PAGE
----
Singapore team designs nanotech glaucoma treatment for sustained release

The eye can prove a tricky place to deliver drugs, and sustained treatments for glaucoma in particular could cut down on the constant eye drops traditionally required to fight the disease, which can cause blindness. And researchers in Singapore have developed a nanotech solution that could provide months of treatment in a single application.

Glaucoma, a leading cause of blindness in the elderly caused by pressure in the eye is often treated with daily eye drops to lower that pressure. In a pilot study in 6 patients, researchers at Nanyang Technological University and the Singapore Eye Research Institute have developed what they call liposomal latanoprost, which encapsulates the already-approved glaucoma drug and delivers it to the eye over an extended period of time. The treatment is injected into the eye.

For elderly patients, the daily regimen of eye drops can be difficult to adhere to, and the sustained treatment helps offset any of those patient-driven dosing issues, according to a report from the university.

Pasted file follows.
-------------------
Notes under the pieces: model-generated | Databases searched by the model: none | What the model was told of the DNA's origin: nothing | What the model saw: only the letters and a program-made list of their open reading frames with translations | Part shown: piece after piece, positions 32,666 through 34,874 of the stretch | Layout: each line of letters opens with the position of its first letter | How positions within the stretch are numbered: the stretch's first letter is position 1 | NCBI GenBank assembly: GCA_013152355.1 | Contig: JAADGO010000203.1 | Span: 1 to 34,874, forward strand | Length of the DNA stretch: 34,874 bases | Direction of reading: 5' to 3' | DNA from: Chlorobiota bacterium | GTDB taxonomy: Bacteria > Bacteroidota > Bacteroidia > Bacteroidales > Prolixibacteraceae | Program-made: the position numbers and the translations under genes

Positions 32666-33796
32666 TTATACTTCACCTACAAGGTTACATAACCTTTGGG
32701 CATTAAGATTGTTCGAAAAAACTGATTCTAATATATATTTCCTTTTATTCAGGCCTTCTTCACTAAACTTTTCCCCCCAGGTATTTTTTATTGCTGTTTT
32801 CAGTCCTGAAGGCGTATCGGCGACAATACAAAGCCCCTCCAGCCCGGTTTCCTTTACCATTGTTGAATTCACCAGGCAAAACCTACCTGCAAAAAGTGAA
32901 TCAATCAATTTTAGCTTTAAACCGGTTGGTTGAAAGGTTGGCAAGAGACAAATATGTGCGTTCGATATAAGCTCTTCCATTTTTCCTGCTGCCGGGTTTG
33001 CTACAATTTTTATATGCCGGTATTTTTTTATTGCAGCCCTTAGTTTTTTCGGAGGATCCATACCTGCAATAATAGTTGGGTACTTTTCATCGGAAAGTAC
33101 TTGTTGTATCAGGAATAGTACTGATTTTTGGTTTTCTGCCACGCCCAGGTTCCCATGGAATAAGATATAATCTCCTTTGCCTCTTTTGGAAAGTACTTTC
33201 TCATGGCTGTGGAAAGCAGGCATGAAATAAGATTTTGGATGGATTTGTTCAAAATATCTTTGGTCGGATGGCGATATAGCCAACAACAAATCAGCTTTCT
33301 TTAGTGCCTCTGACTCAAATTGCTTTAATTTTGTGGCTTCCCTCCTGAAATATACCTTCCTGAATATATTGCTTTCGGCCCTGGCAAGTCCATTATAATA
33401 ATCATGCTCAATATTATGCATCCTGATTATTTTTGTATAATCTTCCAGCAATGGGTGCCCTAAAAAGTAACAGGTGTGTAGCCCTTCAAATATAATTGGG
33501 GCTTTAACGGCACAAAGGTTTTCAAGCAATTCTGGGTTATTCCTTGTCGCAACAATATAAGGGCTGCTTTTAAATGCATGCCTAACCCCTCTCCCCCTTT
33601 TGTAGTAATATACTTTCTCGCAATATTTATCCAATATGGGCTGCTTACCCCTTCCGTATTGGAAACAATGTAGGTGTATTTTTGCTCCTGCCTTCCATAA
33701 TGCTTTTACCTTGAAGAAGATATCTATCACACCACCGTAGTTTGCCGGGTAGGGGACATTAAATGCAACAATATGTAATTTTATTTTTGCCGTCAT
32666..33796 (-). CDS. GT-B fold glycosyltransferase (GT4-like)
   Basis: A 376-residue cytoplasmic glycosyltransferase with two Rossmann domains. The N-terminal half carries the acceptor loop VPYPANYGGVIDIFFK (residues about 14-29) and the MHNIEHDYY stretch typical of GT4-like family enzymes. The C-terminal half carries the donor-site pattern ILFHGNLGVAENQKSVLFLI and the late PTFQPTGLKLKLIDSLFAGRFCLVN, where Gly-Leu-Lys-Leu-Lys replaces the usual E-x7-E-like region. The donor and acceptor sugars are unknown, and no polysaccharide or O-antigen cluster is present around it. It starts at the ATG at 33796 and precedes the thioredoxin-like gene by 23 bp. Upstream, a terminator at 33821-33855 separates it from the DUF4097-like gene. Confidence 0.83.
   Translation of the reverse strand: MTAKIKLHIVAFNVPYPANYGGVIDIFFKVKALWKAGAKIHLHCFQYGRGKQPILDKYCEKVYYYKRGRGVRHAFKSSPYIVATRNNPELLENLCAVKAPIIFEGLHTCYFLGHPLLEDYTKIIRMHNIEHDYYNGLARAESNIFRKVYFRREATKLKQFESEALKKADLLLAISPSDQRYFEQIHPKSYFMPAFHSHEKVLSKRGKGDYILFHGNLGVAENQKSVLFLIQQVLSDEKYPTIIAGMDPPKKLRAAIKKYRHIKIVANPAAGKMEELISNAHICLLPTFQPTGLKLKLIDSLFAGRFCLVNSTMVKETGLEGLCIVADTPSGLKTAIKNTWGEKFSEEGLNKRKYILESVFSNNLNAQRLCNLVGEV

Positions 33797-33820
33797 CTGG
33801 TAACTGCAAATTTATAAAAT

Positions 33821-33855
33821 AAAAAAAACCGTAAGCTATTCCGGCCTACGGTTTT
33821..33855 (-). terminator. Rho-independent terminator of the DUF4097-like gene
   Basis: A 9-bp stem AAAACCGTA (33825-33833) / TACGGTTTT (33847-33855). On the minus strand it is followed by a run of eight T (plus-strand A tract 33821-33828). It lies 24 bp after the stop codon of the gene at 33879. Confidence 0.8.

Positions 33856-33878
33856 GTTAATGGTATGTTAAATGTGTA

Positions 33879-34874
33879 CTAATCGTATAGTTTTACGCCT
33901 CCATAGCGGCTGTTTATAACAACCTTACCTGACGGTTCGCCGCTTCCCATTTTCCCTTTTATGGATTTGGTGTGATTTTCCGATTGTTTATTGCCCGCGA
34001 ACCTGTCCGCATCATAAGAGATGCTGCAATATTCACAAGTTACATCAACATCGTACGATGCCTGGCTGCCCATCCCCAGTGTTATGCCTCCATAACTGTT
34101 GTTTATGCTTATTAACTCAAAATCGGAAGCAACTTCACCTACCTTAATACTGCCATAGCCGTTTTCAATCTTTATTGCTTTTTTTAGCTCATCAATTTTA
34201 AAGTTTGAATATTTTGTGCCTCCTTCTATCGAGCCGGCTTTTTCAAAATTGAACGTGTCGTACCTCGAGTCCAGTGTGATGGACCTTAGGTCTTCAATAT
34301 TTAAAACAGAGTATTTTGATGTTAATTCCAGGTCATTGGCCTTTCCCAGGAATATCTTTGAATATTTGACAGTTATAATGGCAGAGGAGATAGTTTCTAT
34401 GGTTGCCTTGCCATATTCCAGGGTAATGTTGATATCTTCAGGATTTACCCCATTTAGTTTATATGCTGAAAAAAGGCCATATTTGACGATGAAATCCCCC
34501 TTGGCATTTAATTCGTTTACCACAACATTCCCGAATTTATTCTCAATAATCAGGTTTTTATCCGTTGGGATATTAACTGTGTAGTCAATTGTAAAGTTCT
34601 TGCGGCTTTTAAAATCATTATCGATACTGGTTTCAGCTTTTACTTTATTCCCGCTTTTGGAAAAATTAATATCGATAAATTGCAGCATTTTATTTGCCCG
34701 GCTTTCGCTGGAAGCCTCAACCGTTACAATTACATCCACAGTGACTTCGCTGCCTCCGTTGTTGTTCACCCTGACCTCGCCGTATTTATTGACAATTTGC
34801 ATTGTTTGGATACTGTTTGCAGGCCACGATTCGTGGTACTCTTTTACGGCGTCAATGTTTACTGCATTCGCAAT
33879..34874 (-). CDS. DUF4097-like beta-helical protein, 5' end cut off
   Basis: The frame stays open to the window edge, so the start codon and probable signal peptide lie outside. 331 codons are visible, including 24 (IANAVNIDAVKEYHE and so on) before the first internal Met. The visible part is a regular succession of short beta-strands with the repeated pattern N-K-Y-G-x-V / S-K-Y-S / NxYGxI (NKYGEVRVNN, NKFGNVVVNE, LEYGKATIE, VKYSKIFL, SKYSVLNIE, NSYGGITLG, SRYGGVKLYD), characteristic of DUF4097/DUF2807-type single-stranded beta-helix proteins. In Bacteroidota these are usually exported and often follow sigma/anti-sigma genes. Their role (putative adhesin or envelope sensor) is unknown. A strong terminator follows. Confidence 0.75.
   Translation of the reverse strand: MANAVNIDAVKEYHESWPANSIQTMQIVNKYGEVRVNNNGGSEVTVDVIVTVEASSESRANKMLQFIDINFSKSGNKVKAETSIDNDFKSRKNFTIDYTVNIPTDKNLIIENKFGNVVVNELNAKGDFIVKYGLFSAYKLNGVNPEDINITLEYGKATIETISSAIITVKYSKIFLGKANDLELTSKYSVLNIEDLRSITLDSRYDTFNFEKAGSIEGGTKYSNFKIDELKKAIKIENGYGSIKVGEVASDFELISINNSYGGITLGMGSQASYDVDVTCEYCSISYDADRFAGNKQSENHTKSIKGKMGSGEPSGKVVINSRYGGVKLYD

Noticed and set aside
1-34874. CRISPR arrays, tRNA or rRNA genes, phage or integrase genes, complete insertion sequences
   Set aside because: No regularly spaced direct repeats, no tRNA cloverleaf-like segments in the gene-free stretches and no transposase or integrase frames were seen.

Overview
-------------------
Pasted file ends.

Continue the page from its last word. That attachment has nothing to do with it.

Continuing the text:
Tina Wong

"Many patients find it difficult to adhere to their doctor's prescribed regime for many reasons, such as forgetfulness, finding it too troublesome, or they lack understanding of the disease," lead author Tina Wong said in a statement. "The results in this clinical study will open up a new treatment modality for glaucoma other than taking daily eye drops, and will greatly enhance patient compliance and improve treatment outcomes."

And for Singapore, the success of the study marks an early entry in what the nation hopes is an emerging nanomedicine research area. The scientists aim to begin larger-scale trials and are currently commercializing liposomal latanoprost through a spin-off company.

- here's the Nanyang Technological University report